• Children are entitled to compensation only in respect of the period during which they would normally have been supported by the deceased, or have become self supporting, depending on the circumstances.These periods naturally tends to depend upon factors such as the social status and financial standing of the deceased, and any relevant evidence of the deceased’s intention during his lifetime with regard to the maintenance and support of any particular child.


21. What are ‘collateral benefits’?


  • The concept of collateral benefits is to be found in the assessment of damages in respect of claims arising out of personal injury or death. The benefits that someone receives as a result of the loss that the person may have received are excluded from the computation of the damages.
  • Insurance and Pension Benefits – generally pension benefits payable in terms of the contract of employment that the injured person had are deducted when assessing the amount of compensation he is entitled to. Similarly insurance benefits provided by an employer in terms of a contract of employment are also deductible in full.
  • Ex-gratia benefits – any benefits that are received gratuitously by an injured person or the family of a deceived are not subject to any deduction when assessing the damages claimable.
  • Charity – a third party may provide money or other tangible benefit to a claimant as an act of charity. The benefit under these circumstances is not subject to any deduction from the damages to be awarded.

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23. How do I prepare to consult with my attorney?


It will speed things up if you have certain details before seeing your attorney. These are:

  • your Identity Document
  • the registration number of the cat that caused the accident
  • the police case number
  • Details of the driver or the owner of the car.
  • details of any witnesses of the accident
  • a hospital patient number.

If the claim is by a dependant of a breadwinner who was killed in accident, the following documents will also be needed:

  • ID of deceased
  • death certificate of deceased
  • copy of inquiry, if available
  • copy of latest payslip
  • funeral expenses

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24. How long will it take to complete a claim against the RAF?


  • An attorney can lodge a summons after 120 days since the claim was lodged with the RAF. This gives the person handling the claim 120 days to finalise all the investigations.
  • When your attorney has served a summons, the person handling your claim may ask for an extension of time which will be used to see if the claim can be settled without going to court. The time that it takes to complete a claim often depends on the complexity of the claim and whether all the necessary information is available.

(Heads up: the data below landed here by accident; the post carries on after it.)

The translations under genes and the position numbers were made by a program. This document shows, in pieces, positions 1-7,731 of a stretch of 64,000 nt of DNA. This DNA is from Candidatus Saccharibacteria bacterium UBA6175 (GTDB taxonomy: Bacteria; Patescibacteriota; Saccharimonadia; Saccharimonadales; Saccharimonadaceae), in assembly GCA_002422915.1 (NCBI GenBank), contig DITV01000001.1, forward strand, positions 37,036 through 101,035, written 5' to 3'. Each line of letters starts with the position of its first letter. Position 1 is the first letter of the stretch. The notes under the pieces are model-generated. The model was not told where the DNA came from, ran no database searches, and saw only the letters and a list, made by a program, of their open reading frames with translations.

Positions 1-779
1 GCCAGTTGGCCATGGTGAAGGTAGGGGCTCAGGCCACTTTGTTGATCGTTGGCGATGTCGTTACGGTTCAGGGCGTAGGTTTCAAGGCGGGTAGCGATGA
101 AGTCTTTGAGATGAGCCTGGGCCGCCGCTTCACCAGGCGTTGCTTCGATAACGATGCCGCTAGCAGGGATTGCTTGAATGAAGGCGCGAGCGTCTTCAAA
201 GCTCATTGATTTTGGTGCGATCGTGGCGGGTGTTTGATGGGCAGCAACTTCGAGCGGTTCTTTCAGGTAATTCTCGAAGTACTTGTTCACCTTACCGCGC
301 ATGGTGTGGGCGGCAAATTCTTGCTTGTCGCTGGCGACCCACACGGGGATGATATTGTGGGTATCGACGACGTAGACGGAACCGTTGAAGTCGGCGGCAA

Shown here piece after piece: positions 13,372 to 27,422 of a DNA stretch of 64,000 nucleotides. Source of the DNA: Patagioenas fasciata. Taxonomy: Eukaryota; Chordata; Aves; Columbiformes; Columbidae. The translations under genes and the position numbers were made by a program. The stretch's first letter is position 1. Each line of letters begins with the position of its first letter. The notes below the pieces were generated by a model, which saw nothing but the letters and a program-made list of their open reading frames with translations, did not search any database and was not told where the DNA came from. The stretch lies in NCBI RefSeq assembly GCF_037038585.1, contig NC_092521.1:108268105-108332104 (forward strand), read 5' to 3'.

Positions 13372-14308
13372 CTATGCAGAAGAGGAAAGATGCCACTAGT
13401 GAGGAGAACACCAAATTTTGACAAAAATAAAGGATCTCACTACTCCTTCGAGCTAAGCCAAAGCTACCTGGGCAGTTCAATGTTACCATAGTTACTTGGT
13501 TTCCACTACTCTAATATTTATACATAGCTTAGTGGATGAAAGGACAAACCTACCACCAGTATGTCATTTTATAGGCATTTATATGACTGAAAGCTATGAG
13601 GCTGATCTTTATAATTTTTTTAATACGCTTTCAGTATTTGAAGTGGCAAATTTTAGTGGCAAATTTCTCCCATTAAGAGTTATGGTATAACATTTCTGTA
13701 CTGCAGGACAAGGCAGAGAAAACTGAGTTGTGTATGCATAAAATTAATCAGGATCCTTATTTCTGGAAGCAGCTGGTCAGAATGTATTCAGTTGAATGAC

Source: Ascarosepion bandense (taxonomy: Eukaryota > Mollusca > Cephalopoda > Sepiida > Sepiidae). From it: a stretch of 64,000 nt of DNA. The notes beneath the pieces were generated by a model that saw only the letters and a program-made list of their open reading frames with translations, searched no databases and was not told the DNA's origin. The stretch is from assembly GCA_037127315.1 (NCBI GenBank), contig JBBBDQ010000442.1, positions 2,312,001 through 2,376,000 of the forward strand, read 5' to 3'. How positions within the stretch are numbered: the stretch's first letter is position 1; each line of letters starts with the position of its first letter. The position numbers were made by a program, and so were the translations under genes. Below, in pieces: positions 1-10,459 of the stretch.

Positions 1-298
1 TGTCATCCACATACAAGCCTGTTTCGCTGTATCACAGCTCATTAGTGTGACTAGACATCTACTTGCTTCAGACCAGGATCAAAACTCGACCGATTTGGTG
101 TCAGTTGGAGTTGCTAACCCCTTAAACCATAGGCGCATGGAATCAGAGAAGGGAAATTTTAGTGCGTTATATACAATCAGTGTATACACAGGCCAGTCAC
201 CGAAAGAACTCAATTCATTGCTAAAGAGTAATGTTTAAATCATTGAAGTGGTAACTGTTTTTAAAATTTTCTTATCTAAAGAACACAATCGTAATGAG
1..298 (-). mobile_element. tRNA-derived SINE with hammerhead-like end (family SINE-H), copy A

• If the RAF decides to pay out the claim, they will make an offer to your attorney and if the offer is not accepted the matter will be negotiated or proceed to trial, which is a very time consuming process. Should you agree to the amount being offered a discharge form will be used to say how much is to be paid.
  • You will have to sign the discharge form and only once the RAF has received this will they make payment.
  • If the matter proceeds to trial you may have to wait between 12 and 24 months to obtain a trial date in some of the High Courts. 

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25. What are some of the documents my attorney requires for a claim against the RAF?


If the attorney agrees to take your case, then you can help the attorney getting some of the necessary documents – where available and applicable.

  • A medical report, or if a person was killed in an accident you must get an inquest docket   (this is a record of a court enquiry into someone’s death)
  • A charge sheet from the police
  • All accounts receipts and vouchers to prove medical expenses and hospital expenses.
  • Letter from the doctor
  • A rough sketch (drawing) of the scene of the accident.
  • The name of the police station where the accident was reported, the police case number and police report.
  • A letter from your employer to state how much money you lost through unpaid wages, known as loss of income certificate.
  • A Power of Attorney from you giving permission to the attorney to make the claim on your behalf.
  • Written consent to the hospital, giving permission to your attorney and the Fund to look into your medical records.
  • Affidavits from witnesses, if there are any.  

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26. What pages must be contained in the hospital or clinical records?


As a general rule of thumb this must contain the following pages:

  • Summary, admission and discharge sheet
  • History sheet
  • Physical examination sheet
  • Doctor’s orders sheet
  • Graphic charts
  • The nurses bedside records
  • Progress form reports
  • The consulting doctor’s notes
  • The authority to operate if any
  • The anaesthetists’ record
  • Laboratory and special test reports
  • A pre-operative check list